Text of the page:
Central Ill. provides sustainable food
FAIRBURY (AP) — When Trent and Justin Kilgus began raising goats for meat seven years ago, they were teens experimenting on their father's farm. Now the brothers from rural Fairbury supply food to top chefs in the big city.
"It was kind of a word-of-mouth when we started," said Justin Kilgus, 22, who now raises more than 400 goats with his brother at Kilgus Farmstead, a family-run business that also supplies bottled dairy milk to the Chicago market.
The duo makes a weekly trip north to deliver goat meat to restaurants including The Girl and the Goat in the city's West Loop neighborhood and Frontera Grill, owned by celebrity chef Rick Bayless.
The Kilguses are among central Illinois farmers who are feeding a growing demand from the Chicago market for local and sustainable food and crops.
"Central Illinois is the mecca for the local food movement," said Marty Travis, a Fairbury farmer who founded Stewards of the Land with his wife, Chris. The group is a cooperative of about a dozen farmers who have committed to organic standards of growing vegetables and raising animals for food. Food grown by Stewards farmers is delivered to about 100 Chicago restaurants and stores once a week.
"We've become this poster child for cooperative marketing venturing for food-producing farmers," said Travis. "We've (traveled) all over the place talking to and encouraging work together to create community over this food idea."
Stewards of the Land had so many people on their waiting list, that the couple established a second group, Legacy of the Land.
"Every community can do this; every small town can have a group of young people who farm or middle age or older farmers working together," said Travis. "One farm is not going to feed the town of Fairbury. Twenty-five farms are not (either). It gives people choice and it's economic development."
Travis said the group is accomplishing the goal of bringing young people back to the farm for careers.
Nearly decade ago Trent and Justin Kilgus' father, Paul Kilgus, and his business partner and nephew, Matt Kilgus, were facing a similar issue.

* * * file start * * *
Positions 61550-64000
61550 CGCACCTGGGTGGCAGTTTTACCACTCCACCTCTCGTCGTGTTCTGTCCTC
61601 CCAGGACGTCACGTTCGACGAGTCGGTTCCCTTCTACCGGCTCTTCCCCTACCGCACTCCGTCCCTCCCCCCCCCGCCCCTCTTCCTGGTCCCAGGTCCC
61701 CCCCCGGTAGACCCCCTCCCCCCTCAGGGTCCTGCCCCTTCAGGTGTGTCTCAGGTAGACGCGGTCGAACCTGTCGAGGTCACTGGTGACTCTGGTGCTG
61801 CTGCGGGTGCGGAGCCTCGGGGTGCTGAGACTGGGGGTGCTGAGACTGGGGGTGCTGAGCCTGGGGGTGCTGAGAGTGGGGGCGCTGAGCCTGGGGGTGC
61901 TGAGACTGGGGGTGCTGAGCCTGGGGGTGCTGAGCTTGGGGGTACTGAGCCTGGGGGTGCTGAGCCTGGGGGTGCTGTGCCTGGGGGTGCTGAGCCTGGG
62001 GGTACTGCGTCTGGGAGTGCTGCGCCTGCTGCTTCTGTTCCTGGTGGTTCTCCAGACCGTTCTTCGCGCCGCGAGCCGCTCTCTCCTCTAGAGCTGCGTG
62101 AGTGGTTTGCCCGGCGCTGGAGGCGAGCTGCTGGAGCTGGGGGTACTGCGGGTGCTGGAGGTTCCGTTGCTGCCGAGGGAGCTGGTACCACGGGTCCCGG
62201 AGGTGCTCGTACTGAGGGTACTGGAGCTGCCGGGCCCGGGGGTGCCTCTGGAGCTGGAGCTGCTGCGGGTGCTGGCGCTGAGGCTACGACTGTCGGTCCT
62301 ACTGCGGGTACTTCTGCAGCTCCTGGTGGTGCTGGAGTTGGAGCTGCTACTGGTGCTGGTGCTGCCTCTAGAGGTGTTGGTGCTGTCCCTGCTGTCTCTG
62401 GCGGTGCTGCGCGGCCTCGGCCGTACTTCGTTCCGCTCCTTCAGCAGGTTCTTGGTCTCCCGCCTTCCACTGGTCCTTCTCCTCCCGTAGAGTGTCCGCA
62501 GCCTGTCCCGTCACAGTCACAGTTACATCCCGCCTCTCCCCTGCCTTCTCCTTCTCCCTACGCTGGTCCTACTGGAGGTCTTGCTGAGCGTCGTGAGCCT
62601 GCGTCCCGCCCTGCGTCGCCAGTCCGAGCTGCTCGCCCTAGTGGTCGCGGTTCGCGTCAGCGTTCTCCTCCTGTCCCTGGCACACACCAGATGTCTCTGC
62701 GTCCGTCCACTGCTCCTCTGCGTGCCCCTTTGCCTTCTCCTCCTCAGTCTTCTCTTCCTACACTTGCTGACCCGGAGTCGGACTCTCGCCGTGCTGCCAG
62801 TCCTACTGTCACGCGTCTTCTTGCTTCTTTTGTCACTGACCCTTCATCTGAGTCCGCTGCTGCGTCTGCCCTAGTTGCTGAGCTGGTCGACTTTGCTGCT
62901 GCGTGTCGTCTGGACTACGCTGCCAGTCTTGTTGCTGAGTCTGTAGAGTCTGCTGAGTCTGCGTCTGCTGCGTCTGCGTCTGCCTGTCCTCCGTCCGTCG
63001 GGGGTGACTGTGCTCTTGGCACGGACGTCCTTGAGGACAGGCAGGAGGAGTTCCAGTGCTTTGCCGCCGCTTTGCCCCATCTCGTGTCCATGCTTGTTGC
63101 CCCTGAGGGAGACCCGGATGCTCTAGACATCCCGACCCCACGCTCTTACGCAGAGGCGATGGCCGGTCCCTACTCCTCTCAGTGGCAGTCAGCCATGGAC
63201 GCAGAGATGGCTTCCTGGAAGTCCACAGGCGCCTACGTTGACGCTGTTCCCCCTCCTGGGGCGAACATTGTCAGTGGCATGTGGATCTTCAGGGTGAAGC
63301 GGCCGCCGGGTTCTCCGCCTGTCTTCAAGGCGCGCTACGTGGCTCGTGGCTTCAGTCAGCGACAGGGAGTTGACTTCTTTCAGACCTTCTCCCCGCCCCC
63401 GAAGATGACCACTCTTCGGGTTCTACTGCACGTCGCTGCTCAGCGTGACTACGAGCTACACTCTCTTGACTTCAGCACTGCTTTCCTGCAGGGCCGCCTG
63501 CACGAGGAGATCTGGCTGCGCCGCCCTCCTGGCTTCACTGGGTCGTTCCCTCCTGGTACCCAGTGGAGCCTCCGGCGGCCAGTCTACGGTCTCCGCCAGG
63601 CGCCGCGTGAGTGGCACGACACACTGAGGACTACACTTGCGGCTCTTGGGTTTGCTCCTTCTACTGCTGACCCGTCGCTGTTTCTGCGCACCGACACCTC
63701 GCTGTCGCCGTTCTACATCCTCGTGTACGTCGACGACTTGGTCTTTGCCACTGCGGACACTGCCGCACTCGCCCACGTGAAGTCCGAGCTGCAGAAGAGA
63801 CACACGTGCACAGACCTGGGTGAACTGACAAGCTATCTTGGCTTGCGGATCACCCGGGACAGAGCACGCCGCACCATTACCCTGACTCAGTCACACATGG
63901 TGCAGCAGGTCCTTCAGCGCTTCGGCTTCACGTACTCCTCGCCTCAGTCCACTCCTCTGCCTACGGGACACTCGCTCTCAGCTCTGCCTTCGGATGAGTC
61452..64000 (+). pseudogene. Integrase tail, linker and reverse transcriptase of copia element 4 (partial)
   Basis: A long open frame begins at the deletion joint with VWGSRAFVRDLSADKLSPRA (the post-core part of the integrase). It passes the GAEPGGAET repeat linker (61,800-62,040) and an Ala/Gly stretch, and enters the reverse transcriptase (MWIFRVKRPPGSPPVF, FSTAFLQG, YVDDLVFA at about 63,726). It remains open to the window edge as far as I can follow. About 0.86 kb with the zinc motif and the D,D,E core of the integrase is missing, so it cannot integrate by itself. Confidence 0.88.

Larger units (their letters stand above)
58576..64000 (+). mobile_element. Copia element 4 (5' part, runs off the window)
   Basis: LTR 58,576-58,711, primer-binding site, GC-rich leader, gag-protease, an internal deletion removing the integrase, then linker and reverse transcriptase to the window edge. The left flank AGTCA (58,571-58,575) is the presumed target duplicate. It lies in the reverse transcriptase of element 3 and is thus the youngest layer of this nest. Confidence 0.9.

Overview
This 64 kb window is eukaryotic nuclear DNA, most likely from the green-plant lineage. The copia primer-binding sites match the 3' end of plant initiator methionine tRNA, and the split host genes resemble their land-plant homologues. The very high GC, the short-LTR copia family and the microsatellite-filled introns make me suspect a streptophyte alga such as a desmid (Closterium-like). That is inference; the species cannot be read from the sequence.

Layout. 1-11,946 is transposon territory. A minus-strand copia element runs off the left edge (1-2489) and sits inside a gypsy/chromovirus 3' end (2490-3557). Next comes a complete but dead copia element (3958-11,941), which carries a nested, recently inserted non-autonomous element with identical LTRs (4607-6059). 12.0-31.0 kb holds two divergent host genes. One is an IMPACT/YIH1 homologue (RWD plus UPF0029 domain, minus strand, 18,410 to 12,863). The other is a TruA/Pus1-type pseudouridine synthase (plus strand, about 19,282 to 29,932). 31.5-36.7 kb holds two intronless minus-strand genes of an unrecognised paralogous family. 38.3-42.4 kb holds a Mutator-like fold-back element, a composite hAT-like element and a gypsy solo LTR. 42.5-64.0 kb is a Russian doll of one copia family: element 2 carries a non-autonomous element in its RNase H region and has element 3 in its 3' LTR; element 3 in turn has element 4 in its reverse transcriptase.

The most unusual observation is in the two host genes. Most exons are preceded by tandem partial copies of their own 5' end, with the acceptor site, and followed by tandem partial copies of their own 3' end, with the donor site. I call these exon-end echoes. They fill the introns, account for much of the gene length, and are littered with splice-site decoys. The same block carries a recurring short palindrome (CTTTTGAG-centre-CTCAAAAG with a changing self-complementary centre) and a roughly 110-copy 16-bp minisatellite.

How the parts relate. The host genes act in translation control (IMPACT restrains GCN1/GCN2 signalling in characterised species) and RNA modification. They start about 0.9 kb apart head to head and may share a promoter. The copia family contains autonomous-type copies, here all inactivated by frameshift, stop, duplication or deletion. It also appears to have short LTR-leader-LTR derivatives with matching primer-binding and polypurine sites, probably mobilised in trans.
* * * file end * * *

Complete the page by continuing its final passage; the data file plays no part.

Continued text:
"The thought was 'how are we going to bring the boys back to the farm," said Matt's wife, Jenna Kilgus, who helps run the business. "We needed a way to diversify."
Matt Kilgus said the family chose to make the transition from a traditional dairy farm that ships its milk into a central processing center across the country to one that bottles everything in-house.
"That was a way to add value to our product and serve a market that is there and that we saw a growing interest in," said Matt Kilgus. "Using something local, knowing fully the source . seems to be a growing interest in the community."
Soon after the bottling operation began, Justin and Trent Kilgus decided to venture into the goat meat business and established their own company, Pleasant Meadows.
For Chicago restaurants, the group of sustainable farmers working together makes it easy to source local ingredients.
"In the Midwest, it is pretty challenging to get local food all year long," said Stephanie Izard, executive chef for Girl and the Goat, said in an email to The Pantagraph. "The menu in the winter would be just steak and potatoes. But we really focus on trying to find the most local products."
The restaurant purchases food from about 10 farmers in central Illinois and other parts of the state to create dishes on its menu. The aspect of local food is part of the experience for patrons. And local food will also be a highlight for Izard's new restaurant, Little Goat, opening in the same neighborhood later this month.
"We give shout-outs to our farmers on the menu and talk about where the ingredients come from because people really want to know," Izard said of her uber-popular restaurant in Chicago's West Loop neighborhood. "It is not planned marketing; rather we try to spread the word about local and sustainable agriculture."
Amber Plattner, who co-owns Windmill Acres, a vegetable garden in Chenoa, said the Stewards group is building a connection between consumers and farmers.
"You see a guy who gets all the stuff for a shrimp boil one week and then you see him again the next week and ask him how it turned out," said Plattner, speaking of area farmer's markets and Community Supported Agriculture programs that have sprouted up across central Illinois in recent years.
Plattner, who grows vegetables with her husband Joel, said the family has sold to the Chicago market for the last five years. Windmill Acres offers tomatoes, watermelons and root crops grown on about a quarter of an acre of land between Chenoa and Fairbury.
Without the support of the community group, Plattner said marketing vegetables from her small business would be a challenge.
"It works," said Plattner. "With Chicago as a market, it works for us. We can grow what we like to grow and it pays off for sure. They pay well for it and they want a lot."
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